Small Financial Incentives Help Some Low-Income Smokers Quit

Small financial incentives can double smoking cessation rates among low-income smokers, according to a study published in the American Journal of Public Health last week.

“We wanted to investigate how small and potentially cost-effective financial incentives might help safety net hospital patients quit smoking,” said Darla Kendzor, assistant professor at the University of Texas School of Public Health, Dallas Regional Campus and the lead author of the study.

The researchers enrolled patients in a Dallas smoking cessation clinic from 2011 to 2013. Participants were randomly assigned to either usual clinic care or the intervention group. Usual care included an educational orientation session, weekly support group meetings, physician visits and drug or nicotine treatment. The intervention group received usual care plus $20 in gift cards for not smoking on their quit date, with a potential total of $150 in gift cards if they continued not smoking for four weeks following their quit date.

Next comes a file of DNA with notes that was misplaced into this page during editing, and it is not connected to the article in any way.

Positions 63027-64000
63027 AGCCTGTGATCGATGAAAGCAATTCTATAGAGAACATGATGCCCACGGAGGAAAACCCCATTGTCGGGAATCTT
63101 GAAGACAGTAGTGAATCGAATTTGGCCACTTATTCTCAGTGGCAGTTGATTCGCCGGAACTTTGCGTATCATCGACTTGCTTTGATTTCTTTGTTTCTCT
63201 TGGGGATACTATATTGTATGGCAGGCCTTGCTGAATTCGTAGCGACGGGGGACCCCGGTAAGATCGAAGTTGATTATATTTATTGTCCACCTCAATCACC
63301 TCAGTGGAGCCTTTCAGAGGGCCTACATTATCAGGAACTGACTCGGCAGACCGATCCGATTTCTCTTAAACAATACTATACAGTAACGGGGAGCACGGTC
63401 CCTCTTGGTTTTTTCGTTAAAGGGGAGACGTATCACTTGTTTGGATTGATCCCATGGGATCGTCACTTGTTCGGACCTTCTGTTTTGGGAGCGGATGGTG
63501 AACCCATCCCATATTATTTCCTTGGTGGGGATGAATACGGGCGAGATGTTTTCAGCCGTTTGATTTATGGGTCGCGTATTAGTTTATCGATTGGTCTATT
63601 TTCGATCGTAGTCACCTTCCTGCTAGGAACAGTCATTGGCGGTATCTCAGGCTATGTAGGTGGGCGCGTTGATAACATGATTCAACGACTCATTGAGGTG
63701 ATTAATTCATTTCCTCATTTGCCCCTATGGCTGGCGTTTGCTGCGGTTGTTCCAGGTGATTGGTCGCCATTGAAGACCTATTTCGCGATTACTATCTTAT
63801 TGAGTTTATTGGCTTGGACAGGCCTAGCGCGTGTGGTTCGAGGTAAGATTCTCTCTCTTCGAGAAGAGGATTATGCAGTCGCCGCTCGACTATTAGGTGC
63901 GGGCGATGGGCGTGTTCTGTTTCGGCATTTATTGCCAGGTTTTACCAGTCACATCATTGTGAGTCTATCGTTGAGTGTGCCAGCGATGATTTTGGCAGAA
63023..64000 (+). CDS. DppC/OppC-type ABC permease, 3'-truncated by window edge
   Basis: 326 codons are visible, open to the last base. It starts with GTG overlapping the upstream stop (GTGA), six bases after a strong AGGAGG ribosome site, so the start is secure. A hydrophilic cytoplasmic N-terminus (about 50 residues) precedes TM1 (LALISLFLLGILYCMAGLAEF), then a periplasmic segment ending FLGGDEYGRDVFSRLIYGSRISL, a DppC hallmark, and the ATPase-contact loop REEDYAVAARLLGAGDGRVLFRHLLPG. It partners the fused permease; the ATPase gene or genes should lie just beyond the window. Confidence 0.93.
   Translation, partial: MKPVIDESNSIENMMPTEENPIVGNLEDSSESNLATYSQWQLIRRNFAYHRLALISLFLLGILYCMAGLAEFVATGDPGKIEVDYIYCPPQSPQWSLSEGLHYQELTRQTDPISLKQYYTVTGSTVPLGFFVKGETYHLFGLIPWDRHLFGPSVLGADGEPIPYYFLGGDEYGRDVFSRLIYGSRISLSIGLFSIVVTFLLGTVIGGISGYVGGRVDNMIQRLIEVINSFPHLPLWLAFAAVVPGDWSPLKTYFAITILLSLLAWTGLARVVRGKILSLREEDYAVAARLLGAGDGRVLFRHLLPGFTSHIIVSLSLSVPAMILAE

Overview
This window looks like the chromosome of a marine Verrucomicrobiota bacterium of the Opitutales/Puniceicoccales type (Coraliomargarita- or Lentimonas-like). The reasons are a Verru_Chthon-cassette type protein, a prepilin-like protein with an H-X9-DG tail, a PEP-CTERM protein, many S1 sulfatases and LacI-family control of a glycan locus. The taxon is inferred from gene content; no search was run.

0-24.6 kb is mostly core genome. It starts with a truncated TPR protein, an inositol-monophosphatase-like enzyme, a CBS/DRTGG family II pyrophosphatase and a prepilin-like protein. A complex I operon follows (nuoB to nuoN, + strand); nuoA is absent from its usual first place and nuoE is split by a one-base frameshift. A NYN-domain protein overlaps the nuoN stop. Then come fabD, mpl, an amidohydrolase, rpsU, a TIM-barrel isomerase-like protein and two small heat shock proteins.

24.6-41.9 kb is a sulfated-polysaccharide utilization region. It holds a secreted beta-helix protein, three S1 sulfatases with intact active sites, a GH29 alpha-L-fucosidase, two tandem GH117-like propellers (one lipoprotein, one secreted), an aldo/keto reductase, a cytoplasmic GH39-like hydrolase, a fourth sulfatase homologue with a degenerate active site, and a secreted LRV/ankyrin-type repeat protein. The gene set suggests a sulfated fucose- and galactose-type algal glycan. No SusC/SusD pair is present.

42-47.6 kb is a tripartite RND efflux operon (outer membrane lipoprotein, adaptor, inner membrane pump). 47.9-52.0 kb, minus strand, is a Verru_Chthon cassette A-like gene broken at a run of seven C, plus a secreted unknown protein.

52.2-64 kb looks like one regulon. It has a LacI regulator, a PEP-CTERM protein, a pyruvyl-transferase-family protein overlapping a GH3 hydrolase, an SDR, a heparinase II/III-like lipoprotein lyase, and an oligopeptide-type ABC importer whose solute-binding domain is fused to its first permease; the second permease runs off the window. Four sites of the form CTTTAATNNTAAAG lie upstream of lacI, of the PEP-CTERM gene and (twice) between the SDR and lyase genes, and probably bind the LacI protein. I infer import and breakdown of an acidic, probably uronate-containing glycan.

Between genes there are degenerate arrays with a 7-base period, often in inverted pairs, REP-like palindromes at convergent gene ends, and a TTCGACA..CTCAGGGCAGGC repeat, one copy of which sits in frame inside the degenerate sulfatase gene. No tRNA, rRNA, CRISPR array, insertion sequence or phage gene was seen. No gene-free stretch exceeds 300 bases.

Almost half of the patients in the incentive group quit smoking, nearly double the 25 percent success rate for patients getting usual care. Twelve weeks after the quit date and eight weeks after incentives ended, 33 percent of the incentives group were still not smoking, compared to only 14 percent of the usual care group.

“We found that women assigned to the financial incentives intervention had the highest cessation rates, which was surprising because women often have lower cessation rates than men participating in treatment,” said Kendzor, who hopes to evaluate the longer-term effects of financial incentives on smoking cessation by following participants for six months or longer.

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